My cookie recipe calls for a starting temperature of 400, then a reduction to 350 10 minutes in and for the duration. My oven is big and well insulated, so it takes at least 30 minutes with the door closed to reduce to 350. Will partially baked cookies come out okay sitting on the counter that whole time? Maybe I should just start it at 350 and be done with it?
Unless stated otherwise, reducing the temperature does not mean taking the food out of the oven, but simply adjusting the temperature setting.
If you need to reduce the temperature quickly (usually just an emergency measure if the temperature was accidentally too high and the food is about to burn), just leave the door open for a bit, a few minutes should suffice.
After 10 minutes the bulk of the cookie dough will have temperature significantly enough below 400°F that enough heat will get absorbed there to get the temperature down. Of course this holds mainly if, as you state, your cool-off times come from good oven insulation, not if they come from large heat capacity like when using a cast-iron stove.
Also you want to be working a full tray.
The answer comes from the nature of the temperature control in an oven and basic thermodynamics.
Ovens work by having a heating element that adds heat to the cooking volume. Once the desired temperature is reached, the element turns off. If the temperature drops (because heat was transferred out of the oven), the element comes back on, raises the temperature a bit and then turns off. This cycling of the element (on/off) keeps the temperature within an acceptable range.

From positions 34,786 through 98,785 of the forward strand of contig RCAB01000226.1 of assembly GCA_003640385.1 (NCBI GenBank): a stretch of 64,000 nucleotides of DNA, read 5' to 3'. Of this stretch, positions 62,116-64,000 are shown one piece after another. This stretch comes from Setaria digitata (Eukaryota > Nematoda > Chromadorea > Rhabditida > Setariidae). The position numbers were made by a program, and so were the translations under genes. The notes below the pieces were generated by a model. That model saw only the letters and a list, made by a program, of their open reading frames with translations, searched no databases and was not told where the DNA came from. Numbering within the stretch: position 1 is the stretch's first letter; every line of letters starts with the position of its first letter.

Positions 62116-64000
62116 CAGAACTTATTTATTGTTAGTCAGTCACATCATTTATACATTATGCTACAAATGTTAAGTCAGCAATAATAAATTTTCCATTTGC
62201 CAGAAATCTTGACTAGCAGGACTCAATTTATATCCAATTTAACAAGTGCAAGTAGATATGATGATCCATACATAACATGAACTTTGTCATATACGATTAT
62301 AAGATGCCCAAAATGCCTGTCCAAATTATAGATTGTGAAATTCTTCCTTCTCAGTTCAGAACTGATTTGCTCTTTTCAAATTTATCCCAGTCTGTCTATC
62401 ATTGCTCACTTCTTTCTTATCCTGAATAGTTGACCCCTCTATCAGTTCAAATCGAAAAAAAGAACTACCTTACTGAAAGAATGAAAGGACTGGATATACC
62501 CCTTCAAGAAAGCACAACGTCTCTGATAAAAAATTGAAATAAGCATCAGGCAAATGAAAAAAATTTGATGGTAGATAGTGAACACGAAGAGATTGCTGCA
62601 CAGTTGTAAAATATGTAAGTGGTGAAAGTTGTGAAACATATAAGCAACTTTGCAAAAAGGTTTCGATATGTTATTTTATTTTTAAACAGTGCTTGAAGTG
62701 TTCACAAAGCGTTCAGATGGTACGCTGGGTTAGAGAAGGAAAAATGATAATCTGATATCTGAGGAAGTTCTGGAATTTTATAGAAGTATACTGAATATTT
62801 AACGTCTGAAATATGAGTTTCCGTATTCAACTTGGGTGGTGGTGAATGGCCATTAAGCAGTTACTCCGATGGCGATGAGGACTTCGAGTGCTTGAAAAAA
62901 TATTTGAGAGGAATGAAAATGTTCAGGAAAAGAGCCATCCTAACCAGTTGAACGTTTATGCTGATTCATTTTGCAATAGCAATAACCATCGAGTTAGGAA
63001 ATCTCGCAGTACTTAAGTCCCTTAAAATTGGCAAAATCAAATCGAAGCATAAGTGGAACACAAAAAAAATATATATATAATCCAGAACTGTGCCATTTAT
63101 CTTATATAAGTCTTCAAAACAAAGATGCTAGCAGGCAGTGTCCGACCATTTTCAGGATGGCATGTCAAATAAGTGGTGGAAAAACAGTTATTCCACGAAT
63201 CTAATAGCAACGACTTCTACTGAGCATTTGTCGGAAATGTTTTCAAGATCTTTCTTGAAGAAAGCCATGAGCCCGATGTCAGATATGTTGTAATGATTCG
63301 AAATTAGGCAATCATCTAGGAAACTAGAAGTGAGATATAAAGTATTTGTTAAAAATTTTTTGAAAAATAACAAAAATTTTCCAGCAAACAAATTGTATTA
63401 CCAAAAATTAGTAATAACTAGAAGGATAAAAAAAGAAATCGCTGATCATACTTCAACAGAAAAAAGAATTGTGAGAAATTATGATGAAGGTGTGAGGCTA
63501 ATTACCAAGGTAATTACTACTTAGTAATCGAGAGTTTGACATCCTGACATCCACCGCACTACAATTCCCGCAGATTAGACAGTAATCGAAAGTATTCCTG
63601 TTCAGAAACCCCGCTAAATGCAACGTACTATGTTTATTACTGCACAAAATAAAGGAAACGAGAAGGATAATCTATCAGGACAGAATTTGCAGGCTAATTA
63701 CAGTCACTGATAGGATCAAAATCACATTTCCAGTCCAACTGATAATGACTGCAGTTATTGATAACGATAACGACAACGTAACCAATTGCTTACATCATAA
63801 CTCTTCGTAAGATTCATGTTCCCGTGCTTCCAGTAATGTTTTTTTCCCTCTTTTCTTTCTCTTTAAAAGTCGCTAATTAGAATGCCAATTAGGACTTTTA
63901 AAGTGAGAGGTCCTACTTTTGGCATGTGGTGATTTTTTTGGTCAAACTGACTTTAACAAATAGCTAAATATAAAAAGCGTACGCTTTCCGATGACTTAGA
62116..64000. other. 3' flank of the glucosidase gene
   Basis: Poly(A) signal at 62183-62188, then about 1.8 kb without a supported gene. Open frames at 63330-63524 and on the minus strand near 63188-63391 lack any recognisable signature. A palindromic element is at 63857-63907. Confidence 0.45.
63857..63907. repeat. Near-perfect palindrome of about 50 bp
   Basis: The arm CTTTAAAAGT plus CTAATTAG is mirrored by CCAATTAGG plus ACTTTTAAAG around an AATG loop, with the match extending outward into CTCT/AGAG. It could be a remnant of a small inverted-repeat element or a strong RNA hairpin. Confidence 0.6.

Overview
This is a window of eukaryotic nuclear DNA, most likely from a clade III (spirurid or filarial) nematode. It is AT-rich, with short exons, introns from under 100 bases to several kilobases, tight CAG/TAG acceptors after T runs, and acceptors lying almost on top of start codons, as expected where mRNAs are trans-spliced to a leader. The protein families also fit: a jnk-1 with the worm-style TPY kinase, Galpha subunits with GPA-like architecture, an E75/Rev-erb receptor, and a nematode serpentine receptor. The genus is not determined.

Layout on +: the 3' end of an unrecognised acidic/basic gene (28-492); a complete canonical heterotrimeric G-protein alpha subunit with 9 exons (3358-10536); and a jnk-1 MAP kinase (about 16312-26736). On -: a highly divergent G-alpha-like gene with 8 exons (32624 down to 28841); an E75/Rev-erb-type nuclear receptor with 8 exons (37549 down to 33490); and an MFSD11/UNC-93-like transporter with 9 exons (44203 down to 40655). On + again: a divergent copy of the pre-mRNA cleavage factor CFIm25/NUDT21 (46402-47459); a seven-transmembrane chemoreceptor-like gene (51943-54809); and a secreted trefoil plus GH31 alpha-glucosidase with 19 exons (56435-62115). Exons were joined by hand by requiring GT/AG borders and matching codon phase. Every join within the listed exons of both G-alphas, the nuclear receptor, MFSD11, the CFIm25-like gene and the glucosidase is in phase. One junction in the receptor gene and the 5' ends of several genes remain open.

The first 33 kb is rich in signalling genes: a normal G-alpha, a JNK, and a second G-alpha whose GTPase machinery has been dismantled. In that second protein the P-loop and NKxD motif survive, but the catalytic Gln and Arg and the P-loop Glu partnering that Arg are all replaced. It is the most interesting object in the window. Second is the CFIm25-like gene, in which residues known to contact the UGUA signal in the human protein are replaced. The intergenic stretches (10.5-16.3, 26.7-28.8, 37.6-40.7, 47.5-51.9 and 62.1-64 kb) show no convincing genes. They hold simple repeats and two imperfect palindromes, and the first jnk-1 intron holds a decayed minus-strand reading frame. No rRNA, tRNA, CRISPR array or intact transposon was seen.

When you heat up an oven, you are heating up the air in the oven, as well as the walls, etc. that make up the oven. Once heated, they take a while to cool down. When you open the oven, there's some exchange of the hot air in the oven with the cooler air of your kitchen. When you put a room temperature sheet of cookies into the oven, the overall temperature will drop. If you look, the heating element will likely come on as soon as you do this.
By having the initial temperature set to 400, you will (as others have pointed out) have an environment that will act to quickly rise the cookies and crisp both the bottoms and the tops of the cookies. By leaving it at 400 for 10 minutes, you are causing the element to quickly come back on, adding heat to the overall oven system, but specifically to the bottom of the cookie sheet.
10 minutes later, when you drop the temperature, you aren't causing the temperature to drop to 350 degrees. Instead, you are telling the oven "hey, the oven is hot enough to cook the cookies now, don't turn the element on for a while". Eventually, the element may come back on, but if your recipe is "10 minutes at 400, 10 minutes at 350", the element may never come back on.
The ambient heat of the hot oven will be enough to cook the cookies. In particular, by not having the element come back on, the bottom of the sheet will get no radiant heat transfer from the element, preventing the bottom of the cookies from burning.